Those of you who have heard my sermons going through Hebrews 11, I want you to recall Isaiah 51:1-2 where God instructs His children to look to Abraham, that he is the rock from whom we are hewn. The book of Genesis shows us a pattern of Abraham, his son, and his grandson, and we are going to look at one of these patterns that is so important that shows how it was that they accomplished what they did. I am going to direct you just to look at one word in this next scripture.
Genesis 12:7-8 And the LORD appeared unto Abram, and said, Unto your seed will I give this land: and there he built an altar unto the LORD, who appeared unto him. And he removed from thence unto a mountain on the east of Bethel, and pitched his tent, having Bethel on the west, and Hai on the east: and there he built an altar unto the LORD, and called upon the name of the LORD.
Genesis 13:3-4 And he went on his journeys from the south even to Bethel, unto the place where his tent had been at the beginning, between Bethel and Hai; unto the place of the altar, which he had make there at the first: and there Abram called on the name of the LORD.
Genesis 13:18 Then Abram removed his tent, and came and dwelt in the plain of Mamre, which is in Hebron, and built there an altar unto the LORD.
Genesis 26:25 And he [Isaac] built an altar there, and called upon the name of the LORD, and pitched his tent there: and there Isaac's servants dug a well.
Genesis 33:20 And he [Jacob] erected there an altar, and called it El Elohe Israel.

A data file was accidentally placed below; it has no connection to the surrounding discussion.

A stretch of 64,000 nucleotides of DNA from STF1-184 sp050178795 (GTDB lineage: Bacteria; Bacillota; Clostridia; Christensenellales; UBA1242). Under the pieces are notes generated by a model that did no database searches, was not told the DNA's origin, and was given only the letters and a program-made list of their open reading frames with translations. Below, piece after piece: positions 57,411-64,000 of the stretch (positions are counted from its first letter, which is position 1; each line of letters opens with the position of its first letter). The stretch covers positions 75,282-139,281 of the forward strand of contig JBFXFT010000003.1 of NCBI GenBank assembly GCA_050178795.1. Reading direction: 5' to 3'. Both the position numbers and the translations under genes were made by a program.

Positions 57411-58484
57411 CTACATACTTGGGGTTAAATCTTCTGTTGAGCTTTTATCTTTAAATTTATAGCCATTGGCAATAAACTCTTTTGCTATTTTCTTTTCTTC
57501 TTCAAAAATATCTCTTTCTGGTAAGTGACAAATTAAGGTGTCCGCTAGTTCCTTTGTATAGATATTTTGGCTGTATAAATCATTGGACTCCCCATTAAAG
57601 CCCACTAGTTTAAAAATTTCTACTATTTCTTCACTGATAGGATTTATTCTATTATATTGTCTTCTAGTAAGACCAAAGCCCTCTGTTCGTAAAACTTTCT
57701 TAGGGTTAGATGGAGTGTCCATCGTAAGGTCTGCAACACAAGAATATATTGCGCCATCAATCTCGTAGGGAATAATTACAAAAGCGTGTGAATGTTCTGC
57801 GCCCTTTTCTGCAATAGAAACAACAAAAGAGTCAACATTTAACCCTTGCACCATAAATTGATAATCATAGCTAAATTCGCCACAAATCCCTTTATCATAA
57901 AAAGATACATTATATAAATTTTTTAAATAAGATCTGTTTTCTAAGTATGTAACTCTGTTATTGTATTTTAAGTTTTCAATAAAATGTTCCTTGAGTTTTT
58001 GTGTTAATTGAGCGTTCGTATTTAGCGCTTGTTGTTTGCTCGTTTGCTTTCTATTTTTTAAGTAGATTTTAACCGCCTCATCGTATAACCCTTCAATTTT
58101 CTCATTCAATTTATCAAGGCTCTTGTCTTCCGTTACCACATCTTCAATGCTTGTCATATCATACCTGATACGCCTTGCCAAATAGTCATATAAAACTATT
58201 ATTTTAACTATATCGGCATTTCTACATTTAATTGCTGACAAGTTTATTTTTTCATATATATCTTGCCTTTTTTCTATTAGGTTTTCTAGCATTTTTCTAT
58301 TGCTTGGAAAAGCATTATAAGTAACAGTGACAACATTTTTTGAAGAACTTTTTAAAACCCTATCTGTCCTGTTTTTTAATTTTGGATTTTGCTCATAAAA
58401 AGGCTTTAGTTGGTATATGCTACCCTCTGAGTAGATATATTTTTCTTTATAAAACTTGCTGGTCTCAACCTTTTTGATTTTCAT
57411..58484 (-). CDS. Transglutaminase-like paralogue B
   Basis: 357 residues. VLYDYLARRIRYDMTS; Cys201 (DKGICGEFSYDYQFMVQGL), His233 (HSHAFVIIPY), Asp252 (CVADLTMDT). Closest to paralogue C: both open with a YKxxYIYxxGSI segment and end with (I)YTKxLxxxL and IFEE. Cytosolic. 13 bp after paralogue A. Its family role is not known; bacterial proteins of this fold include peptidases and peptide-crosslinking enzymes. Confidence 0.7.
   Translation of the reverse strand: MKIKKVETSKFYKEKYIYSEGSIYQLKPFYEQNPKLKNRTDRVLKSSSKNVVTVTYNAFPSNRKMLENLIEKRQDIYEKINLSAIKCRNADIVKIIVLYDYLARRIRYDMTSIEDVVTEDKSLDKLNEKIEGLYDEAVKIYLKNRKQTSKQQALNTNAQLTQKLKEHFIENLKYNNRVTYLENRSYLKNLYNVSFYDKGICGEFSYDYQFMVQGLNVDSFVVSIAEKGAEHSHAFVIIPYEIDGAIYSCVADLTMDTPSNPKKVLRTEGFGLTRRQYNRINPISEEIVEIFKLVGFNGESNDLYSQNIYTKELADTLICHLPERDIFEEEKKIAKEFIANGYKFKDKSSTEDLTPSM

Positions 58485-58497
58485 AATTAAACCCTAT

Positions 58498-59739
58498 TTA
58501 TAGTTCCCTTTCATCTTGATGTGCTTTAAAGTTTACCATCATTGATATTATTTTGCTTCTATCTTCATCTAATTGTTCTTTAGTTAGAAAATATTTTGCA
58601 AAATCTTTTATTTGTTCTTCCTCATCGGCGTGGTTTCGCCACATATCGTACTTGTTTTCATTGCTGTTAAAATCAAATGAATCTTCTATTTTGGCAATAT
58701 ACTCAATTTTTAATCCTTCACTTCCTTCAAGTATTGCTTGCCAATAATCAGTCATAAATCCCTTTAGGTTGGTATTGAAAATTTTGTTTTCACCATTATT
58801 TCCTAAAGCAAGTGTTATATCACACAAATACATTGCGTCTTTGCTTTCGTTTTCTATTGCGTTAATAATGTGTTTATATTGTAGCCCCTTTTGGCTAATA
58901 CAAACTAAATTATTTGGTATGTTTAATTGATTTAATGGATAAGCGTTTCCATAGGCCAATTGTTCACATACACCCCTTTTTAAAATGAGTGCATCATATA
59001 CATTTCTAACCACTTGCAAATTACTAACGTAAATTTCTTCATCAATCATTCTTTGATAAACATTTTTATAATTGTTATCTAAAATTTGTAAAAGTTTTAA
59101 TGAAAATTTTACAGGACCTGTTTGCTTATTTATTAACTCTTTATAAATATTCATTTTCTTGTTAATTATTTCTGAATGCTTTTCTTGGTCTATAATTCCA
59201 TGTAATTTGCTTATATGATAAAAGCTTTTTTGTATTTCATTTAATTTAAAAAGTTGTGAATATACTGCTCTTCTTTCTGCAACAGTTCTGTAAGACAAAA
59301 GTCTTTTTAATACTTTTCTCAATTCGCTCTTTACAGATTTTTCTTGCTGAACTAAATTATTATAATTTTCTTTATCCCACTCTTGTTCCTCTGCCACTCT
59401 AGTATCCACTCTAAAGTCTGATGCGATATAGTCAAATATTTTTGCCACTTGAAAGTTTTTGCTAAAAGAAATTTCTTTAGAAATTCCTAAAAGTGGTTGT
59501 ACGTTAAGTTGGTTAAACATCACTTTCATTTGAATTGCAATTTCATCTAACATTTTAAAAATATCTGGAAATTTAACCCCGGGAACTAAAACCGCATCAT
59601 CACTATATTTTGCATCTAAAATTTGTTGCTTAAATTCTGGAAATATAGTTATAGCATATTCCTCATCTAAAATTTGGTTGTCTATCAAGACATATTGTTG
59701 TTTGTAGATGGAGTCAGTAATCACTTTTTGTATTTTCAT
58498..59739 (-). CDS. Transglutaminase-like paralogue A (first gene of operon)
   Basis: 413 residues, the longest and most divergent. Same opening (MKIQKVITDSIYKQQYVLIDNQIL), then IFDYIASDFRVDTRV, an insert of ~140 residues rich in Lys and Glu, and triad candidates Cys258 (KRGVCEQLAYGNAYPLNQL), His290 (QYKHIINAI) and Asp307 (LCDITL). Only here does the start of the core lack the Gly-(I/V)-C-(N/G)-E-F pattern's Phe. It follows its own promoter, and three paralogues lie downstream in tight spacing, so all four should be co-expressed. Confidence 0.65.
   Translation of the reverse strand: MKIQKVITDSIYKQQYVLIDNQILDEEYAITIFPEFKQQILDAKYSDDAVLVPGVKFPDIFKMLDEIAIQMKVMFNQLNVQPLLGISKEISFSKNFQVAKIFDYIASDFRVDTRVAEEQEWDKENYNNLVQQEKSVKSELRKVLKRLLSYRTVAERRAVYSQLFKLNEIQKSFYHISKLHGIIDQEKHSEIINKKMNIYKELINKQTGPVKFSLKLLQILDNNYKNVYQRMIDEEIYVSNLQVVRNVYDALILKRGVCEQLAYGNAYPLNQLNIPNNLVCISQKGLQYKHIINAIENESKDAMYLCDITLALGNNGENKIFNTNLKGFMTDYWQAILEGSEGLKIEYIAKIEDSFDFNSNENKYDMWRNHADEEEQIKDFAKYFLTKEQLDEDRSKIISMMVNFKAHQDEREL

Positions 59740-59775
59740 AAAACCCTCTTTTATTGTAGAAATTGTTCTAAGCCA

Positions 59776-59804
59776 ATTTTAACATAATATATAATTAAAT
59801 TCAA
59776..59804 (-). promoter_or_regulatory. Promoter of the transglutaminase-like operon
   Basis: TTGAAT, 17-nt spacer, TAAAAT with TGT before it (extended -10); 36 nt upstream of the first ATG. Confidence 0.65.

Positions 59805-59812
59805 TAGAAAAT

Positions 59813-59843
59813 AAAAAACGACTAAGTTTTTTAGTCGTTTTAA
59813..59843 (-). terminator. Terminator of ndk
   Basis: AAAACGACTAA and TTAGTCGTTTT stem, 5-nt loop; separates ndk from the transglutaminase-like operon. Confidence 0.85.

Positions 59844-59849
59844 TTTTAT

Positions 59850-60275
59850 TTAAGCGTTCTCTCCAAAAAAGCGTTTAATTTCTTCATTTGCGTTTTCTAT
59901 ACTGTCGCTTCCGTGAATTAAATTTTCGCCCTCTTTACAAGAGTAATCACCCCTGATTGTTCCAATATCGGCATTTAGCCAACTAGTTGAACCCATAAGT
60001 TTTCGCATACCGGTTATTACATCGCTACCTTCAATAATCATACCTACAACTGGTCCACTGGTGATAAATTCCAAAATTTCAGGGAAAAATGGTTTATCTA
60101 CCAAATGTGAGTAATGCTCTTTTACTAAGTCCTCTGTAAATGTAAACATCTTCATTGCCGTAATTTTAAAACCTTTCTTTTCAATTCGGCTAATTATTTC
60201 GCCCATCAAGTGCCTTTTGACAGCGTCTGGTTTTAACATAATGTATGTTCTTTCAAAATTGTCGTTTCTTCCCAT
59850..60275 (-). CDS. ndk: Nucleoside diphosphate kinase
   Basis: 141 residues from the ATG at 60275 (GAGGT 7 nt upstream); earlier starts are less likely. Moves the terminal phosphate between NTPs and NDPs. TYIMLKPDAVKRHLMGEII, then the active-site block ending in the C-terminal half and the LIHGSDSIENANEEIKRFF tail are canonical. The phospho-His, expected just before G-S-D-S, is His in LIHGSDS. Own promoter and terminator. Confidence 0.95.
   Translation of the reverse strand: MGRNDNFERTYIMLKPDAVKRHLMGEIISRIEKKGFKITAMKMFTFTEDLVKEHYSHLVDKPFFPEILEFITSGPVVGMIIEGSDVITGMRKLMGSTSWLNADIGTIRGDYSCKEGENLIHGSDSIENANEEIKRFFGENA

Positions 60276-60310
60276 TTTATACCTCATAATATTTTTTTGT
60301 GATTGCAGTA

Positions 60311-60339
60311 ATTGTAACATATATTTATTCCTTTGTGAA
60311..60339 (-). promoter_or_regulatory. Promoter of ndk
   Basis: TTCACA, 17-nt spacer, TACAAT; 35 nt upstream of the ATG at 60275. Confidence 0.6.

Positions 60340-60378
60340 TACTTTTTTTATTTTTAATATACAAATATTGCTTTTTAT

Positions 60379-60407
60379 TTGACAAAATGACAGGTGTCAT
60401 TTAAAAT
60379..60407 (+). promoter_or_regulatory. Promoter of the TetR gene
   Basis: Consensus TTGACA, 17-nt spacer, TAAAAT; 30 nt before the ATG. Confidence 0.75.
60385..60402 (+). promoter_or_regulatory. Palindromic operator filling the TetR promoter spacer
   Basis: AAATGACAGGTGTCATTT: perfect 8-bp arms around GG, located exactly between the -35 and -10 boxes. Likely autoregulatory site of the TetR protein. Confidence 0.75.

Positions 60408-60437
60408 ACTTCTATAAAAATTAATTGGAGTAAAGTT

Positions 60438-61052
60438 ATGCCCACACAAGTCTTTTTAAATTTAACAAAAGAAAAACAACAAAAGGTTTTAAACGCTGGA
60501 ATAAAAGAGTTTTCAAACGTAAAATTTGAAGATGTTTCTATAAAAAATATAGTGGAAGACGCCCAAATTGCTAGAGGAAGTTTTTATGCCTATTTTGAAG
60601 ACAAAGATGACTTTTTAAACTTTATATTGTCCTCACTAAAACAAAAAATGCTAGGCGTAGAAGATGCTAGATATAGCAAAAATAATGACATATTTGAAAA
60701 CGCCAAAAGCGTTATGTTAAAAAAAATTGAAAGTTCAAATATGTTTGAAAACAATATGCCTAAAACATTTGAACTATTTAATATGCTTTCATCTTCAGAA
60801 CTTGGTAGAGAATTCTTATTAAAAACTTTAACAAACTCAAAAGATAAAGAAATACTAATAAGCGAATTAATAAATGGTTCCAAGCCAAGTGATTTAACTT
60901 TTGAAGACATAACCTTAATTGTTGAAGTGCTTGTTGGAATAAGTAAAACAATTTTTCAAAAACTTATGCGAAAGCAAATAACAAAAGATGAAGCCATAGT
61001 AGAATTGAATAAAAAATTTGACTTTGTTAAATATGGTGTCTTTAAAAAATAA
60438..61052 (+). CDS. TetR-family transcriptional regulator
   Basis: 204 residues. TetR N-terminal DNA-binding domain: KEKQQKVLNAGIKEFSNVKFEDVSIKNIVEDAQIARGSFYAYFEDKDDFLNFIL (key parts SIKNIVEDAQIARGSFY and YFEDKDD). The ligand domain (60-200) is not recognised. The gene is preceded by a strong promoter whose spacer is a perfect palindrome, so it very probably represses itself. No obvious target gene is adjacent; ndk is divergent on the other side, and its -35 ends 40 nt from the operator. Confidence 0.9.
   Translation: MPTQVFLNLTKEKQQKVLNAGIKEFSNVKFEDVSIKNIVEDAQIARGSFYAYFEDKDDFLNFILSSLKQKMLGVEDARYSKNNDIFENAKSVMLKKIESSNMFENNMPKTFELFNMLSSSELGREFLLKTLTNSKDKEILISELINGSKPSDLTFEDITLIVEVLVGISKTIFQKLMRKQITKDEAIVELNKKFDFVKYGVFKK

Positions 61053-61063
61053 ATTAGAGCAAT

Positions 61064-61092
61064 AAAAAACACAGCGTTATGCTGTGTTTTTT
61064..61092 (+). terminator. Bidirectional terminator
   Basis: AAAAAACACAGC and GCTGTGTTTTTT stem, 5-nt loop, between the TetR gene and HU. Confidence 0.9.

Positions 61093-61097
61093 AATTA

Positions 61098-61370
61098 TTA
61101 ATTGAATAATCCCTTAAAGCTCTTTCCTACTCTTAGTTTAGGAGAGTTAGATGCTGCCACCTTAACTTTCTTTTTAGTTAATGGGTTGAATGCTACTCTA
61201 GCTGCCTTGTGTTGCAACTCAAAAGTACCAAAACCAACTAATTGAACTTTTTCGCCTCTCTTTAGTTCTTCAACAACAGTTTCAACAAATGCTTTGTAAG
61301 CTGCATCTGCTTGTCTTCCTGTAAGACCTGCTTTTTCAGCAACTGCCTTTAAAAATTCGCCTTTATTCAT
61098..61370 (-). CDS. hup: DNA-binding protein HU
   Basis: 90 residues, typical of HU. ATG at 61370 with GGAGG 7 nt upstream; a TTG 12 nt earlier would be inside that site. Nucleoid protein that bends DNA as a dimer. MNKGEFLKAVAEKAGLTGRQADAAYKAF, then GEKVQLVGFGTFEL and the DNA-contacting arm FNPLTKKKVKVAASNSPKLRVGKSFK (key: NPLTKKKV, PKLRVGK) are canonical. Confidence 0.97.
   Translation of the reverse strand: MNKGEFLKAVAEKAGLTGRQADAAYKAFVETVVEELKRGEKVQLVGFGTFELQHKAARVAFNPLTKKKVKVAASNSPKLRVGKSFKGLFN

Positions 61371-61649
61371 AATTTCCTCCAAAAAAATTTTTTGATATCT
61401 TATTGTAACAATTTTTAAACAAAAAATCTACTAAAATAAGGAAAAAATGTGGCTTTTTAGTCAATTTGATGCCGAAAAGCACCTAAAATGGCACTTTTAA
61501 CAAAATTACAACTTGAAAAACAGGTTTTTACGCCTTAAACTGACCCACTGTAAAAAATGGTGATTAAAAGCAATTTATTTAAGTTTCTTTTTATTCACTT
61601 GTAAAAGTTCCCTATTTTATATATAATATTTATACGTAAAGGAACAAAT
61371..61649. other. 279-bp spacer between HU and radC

Genesis 35:3 [Still speaking about Jacob] And let us arise, and go up to Bethel; and I will make there an altar unto God, who answered me in the day of my distress, and was with me in the way which I went.
Genesis 35:7 And he built there an altar, and called the place El Bethel: because there God appeared unto him, when he fled from the face of his brother.
The frequent mentions of an altar reveal that, once converted, Abraham's, and Isaac's, and Jacob's relationship with God was at the very top of their concerns in life. An altar symbolizes worship of, allegiance to, and communication with God. It symbolizes the means by which one's devotion to God is most clearly expressed. A helpful ceremonial example to remember is later, when Israel became a nation, Israel was required by God to offer sacrifices before Him twice a day—in the morning and in the evening. Along with these sacrifices, incense was poured on the incense altar within the Holy Place. Do you understand what that signified?